Morphology (biology)

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This article is about the term in biology. For other uses, see Morphology.
Morphology of a male Caprella mutica

Morphology is a branch of biology dealing with the study of the form and structure of organisms and their specific structural features.[1]

This includes aspects of the outward appearance (shape, structure, colour, pattern, size), i.e. external morphology (or eidonomy), as well as the form and structure of the internal parts like bones and organs, i.e. internal morphology (or anatomy). This is in contrast to physiology, which deals primarily with function. Morphology is a branch of life science dealing with the study of gross structure of an organism or taxon and its component parts.

Morphology[edit]

The word "morphology" is from the Ancient Greek don, morphé, meaning "form", and λόγος, lógos, meaning "word, study, research". The biological concept of morphology was developed by Johann Wolfgang von Goethe (1790) and independently by the German anatomist and physiologist Karl Friedrich Burdach (1800).[2]

Among other important theorists of morphology are Lorenz Oken, Georges Cuvier, Étienne Geoffroy Saint-Hilaire, Richard Owen, Karl Gegenbaur and Ernst Haeckel.[3][4]

In English-speaking countries, the term "molecular morphology" has been used for some time for describing the structure of compound molecules, such as polymers [5] and RNA. The term "gross morphology" refers to the collective structures or an organism as a whole as a general description of the form and structure of an organism, taking into account all of its structures without specifying an individual structure.

Divisions of morphology[edit]

  • Comparative Morphology is analysis of the patterns of the locus of structures within the body plan of an organism, and forms the basis of taxonomical categorization.
  • Functional Morphology is the study of the relationship between the structure and function of morphological features.
  • Experimental Morphology is the study of the effects of external factors upon the morphology of organisms under experimental conditions, such as the effect of genetic mutation.
  • "Anatomy" is a "branch of morphology that deals with the structure of organisms".[6]

Morphology and classification[edit]

Most taxa differ morphologically from other taxa. Typically, closely related taxa differ much less than more distantly related ones, but there are exceptions to this. Cryptic species are species which look very similar, or perhaps even outwardly identical, but are reproductively isolated. Conversely, sometimes unrelated taxa acquire a similar appearance as a result of convergent evolution or even mimicry. In addition, there can be morphological differences within a species, such as in Apoica flavissima where queens are significantly smaller than workers. A further problem with relying on morphological data is that what may appear, morphologically speaking, to be two distinct species, may in fact be shown by DNA analysis to be a single species. The significance of these differences can be examined through the use of allometric engineering in which one or both species are manipulated to phenocopy the other species.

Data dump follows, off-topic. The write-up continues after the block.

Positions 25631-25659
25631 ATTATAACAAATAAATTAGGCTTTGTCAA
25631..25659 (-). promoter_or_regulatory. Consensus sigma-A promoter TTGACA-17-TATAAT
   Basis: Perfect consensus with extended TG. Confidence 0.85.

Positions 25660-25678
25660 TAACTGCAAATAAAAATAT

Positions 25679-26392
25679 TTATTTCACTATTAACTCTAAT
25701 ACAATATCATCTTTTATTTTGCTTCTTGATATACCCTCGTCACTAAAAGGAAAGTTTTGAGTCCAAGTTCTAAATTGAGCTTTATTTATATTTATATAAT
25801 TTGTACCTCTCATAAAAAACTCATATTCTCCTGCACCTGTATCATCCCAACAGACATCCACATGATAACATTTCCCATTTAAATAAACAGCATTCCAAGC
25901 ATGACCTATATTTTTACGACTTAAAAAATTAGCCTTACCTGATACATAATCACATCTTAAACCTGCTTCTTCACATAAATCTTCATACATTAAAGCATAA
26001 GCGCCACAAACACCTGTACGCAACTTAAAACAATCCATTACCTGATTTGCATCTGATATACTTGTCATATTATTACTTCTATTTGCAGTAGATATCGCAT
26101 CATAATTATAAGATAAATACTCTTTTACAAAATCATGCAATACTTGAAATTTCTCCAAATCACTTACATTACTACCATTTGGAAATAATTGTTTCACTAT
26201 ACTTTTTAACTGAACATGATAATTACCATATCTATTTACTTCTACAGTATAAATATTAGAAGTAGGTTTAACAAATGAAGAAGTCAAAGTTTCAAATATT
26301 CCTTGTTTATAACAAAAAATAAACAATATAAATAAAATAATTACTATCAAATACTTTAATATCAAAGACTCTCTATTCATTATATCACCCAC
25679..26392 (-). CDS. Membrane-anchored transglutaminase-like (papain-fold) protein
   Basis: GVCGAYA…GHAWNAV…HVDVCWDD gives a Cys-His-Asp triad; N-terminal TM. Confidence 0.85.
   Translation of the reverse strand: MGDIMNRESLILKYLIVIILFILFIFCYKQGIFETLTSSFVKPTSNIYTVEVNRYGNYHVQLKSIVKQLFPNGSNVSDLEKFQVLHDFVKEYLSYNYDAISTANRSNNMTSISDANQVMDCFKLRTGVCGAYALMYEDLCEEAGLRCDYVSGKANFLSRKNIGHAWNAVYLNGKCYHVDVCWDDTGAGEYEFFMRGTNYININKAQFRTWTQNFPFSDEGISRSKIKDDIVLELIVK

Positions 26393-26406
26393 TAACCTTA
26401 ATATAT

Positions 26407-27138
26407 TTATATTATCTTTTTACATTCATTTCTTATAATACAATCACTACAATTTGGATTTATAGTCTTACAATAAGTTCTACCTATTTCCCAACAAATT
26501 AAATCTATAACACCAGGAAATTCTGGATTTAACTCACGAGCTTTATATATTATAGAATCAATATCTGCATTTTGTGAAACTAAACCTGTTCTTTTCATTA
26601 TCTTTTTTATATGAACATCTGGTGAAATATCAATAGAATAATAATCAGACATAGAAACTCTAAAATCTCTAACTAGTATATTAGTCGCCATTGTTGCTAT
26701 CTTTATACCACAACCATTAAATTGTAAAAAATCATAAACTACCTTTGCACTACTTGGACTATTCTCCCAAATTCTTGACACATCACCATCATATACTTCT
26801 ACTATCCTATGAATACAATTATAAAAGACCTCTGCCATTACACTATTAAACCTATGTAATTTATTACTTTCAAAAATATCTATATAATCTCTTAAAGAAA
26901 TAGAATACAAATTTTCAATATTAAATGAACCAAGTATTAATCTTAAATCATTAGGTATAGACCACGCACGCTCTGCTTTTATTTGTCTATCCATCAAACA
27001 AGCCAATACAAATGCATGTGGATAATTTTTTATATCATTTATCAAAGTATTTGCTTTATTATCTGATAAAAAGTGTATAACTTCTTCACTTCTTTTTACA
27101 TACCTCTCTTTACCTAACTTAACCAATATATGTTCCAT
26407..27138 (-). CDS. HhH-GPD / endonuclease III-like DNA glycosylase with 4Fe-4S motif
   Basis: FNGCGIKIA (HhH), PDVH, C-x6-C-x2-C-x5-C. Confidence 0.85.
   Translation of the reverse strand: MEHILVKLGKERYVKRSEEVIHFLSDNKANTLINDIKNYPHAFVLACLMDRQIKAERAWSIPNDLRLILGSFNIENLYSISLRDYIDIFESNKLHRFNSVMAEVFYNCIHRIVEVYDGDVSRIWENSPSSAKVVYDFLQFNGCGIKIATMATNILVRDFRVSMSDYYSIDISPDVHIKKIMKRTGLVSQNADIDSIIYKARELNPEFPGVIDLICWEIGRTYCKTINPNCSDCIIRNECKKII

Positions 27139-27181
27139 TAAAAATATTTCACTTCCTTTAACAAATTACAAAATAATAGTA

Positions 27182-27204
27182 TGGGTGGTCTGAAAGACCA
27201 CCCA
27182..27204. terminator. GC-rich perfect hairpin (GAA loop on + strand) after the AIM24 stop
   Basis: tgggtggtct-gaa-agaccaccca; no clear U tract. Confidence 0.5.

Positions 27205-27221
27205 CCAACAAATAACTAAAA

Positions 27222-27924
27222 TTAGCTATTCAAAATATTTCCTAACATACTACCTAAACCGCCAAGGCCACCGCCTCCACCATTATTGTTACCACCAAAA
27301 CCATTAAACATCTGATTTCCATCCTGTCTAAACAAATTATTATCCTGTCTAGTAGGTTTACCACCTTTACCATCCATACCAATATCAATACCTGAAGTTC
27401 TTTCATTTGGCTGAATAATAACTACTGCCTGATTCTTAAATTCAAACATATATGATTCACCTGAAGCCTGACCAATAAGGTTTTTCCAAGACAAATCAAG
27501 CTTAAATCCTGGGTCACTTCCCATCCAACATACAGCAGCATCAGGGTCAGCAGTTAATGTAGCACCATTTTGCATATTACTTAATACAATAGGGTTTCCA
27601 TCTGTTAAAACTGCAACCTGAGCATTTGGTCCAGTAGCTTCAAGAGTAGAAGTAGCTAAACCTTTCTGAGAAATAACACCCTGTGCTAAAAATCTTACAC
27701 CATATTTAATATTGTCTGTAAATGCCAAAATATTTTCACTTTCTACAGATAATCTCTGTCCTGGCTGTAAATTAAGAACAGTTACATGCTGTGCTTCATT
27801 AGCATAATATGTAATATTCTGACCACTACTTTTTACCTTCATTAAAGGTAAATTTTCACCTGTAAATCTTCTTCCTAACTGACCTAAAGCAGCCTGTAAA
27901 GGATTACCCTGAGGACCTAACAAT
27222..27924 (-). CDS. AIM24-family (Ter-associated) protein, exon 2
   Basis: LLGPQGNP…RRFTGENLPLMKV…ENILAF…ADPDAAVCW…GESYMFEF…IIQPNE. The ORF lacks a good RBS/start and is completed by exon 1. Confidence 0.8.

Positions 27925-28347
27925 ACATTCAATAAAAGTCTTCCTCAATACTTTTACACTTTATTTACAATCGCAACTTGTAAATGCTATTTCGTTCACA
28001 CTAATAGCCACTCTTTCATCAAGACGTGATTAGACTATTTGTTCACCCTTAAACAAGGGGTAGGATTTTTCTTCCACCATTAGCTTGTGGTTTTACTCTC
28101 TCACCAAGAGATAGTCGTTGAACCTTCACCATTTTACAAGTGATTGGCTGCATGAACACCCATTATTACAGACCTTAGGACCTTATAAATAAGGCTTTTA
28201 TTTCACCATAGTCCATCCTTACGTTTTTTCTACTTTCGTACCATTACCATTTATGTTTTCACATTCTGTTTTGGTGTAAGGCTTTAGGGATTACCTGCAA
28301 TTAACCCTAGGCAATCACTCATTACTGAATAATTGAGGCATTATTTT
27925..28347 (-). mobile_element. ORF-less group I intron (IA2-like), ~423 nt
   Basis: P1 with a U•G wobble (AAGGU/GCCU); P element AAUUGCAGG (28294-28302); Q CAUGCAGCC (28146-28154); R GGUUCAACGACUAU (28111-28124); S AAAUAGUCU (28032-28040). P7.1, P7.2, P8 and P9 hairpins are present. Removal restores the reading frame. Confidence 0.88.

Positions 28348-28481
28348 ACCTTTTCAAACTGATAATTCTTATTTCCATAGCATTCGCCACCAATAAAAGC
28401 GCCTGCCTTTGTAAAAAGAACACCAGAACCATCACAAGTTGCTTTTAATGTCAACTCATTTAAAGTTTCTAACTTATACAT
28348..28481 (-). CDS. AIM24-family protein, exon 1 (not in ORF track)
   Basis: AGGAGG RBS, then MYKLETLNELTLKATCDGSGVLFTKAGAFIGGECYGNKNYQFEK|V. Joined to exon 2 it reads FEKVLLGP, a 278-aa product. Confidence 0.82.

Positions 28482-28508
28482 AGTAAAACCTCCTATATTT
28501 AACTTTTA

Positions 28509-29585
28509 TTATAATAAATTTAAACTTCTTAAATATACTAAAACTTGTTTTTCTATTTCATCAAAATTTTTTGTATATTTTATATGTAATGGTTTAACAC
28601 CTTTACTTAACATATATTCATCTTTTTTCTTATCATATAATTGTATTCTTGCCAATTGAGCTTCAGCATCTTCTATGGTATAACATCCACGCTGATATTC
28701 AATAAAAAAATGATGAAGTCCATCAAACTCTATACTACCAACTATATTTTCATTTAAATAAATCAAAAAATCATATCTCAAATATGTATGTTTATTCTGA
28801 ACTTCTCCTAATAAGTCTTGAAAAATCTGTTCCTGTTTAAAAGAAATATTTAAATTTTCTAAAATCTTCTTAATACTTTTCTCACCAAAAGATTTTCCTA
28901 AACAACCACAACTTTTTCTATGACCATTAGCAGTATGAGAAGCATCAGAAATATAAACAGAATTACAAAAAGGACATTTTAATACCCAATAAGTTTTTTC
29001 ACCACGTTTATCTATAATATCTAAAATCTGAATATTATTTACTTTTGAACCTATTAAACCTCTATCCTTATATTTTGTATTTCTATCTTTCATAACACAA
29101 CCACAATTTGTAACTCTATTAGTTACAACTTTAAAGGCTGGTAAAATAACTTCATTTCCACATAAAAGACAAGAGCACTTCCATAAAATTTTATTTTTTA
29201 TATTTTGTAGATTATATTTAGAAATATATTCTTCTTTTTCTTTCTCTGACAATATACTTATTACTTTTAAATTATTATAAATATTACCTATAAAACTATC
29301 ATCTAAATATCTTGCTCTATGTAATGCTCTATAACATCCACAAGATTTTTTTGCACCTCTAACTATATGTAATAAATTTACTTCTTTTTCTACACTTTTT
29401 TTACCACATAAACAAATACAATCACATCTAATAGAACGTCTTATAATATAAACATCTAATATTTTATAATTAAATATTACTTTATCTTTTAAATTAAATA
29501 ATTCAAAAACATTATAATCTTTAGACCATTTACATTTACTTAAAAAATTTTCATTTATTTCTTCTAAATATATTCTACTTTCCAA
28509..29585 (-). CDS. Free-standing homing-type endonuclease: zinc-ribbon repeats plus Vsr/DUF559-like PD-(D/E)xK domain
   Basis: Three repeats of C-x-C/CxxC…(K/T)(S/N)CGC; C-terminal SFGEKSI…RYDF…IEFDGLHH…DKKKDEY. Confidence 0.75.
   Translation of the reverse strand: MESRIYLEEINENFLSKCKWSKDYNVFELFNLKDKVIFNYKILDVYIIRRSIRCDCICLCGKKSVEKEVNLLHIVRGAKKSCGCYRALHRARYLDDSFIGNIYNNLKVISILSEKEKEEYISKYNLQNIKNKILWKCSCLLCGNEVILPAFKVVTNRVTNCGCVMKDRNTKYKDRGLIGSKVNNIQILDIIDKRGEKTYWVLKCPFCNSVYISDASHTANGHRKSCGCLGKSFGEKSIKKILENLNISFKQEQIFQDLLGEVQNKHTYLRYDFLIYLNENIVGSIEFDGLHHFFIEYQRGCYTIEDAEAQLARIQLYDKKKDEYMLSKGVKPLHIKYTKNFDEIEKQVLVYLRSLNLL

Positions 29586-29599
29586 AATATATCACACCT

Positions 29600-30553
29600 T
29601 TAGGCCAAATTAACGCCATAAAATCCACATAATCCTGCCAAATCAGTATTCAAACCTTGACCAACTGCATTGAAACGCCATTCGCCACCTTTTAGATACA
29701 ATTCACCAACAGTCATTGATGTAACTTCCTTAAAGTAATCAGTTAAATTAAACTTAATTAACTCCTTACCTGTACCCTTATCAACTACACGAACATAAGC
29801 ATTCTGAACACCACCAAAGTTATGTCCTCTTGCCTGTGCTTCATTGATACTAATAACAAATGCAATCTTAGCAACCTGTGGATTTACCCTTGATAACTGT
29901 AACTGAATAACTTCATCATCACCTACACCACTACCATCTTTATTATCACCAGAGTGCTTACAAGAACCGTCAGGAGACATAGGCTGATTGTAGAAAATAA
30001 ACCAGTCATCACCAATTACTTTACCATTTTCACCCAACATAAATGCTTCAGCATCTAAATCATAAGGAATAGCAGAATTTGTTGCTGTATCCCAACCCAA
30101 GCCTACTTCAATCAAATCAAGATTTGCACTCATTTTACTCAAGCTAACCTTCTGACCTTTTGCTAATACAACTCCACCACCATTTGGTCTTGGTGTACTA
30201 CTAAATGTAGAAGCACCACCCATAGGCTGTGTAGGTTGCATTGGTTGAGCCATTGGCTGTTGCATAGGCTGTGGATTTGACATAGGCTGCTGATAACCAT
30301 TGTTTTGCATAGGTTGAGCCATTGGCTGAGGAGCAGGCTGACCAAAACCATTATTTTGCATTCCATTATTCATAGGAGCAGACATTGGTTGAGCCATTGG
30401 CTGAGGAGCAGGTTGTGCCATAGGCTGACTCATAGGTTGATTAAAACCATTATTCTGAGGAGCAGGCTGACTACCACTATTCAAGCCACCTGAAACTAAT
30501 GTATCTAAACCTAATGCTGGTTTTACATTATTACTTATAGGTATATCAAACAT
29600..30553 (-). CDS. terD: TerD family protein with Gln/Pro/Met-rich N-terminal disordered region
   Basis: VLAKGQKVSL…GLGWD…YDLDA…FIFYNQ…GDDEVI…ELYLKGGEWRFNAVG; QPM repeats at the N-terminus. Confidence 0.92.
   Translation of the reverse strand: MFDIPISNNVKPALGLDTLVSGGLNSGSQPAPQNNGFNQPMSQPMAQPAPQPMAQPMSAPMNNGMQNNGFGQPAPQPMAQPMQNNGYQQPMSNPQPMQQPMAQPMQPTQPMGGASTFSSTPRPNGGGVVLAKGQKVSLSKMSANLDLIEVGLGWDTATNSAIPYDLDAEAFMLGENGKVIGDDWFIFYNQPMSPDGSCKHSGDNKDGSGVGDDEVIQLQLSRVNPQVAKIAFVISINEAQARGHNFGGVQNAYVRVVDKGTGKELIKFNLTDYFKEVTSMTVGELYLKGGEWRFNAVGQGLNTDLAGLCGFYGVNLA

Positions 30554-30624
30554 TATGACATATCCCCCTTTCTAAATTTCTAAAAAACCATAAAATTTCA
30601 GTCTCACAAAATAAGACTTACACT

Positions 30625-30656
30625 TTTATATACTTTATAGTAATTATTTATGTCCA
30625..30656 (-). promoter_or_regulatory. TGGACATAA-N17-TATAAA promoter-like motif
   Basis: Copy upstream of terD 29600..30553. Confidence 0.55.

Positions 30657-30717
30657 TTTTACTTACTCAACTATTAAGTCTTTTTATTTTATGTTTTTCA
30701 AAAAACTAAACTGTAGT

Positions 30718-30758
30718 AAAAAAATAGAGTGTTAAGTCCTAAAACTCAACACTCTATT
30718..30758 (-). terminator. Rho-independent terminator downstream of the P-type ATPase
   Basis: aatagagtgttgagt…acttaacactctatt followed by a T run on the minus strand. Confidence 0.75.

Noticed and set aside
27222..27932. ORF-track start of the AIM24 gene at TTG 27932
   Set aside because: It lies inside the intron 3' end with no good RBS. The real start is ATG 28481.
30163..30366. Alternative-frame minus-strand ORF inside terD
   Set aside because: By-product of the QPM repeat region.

3D cell morphology:classification[edit]

Invention and development of microscopy enable the observation of 3-D cell morphology with both high spatial and temporal resolution. The dynamic processes of these cell morphology which are controlled by a complex system play an important role in varied important biological process, such as immune and invasive responses.[7] [8]

See also[edit]

References[edit]

  1. ^ "Morphology". http://www.askoxford.com. Retrieved 2010-06-24.  External link in |publisher= (help)
  2. ^ Mägdefrau, Karl (1992). Geschichte der Botanik [History of Botany] (2 ed.). Jena: Gustav Fischer Verlag. ISBN 3-437-20489-0. 
  3. ^ Richards, R. J. (2008). A Brief History of Morphology. In: The Tragic Sense of Life. Ernst Haeckel and the Struggle over Evolutionary Thought. Chicago: University of Chicago Press.
  4. ^ Di Gregorio, M. A. (2005). From Here to Eternity: Ernst Haeckel and Scientific Faith. Gottingen: Vandenhoeck & Ruprecht.
  5. ^ "Polymer Morphology". http://www.ceas.uc.edu/. Retrieved 2010-06-24.  External link in |publisher= (help)
  6. ^ "Anatomy – Definition of anatomy by Merriam-Webster". merriam-webster.com. 
  7. ^ A. D. Doyle, R. J. Petrie, M. L. Kutys, and K. M. Yamada, “Dimensions in cell migration,” Curr. Opin. Cell Biol., vol. 25, no. 5, pp. 642–649, 2013.
  8. ^ A. C. Dufour, T. Y. Liu, D. Christel, T. Robin, C. Beryl, T. Roman, G. Nancy, O.H. Alfred, and J. C. Olivo-Marin. "Signal Processing Challenges in Quantitative 3-D Cell Morphology: More than meets the eye." IEEE Signal Processing Magazine, vol. 32, no. 1, pp. 30-40, 2015.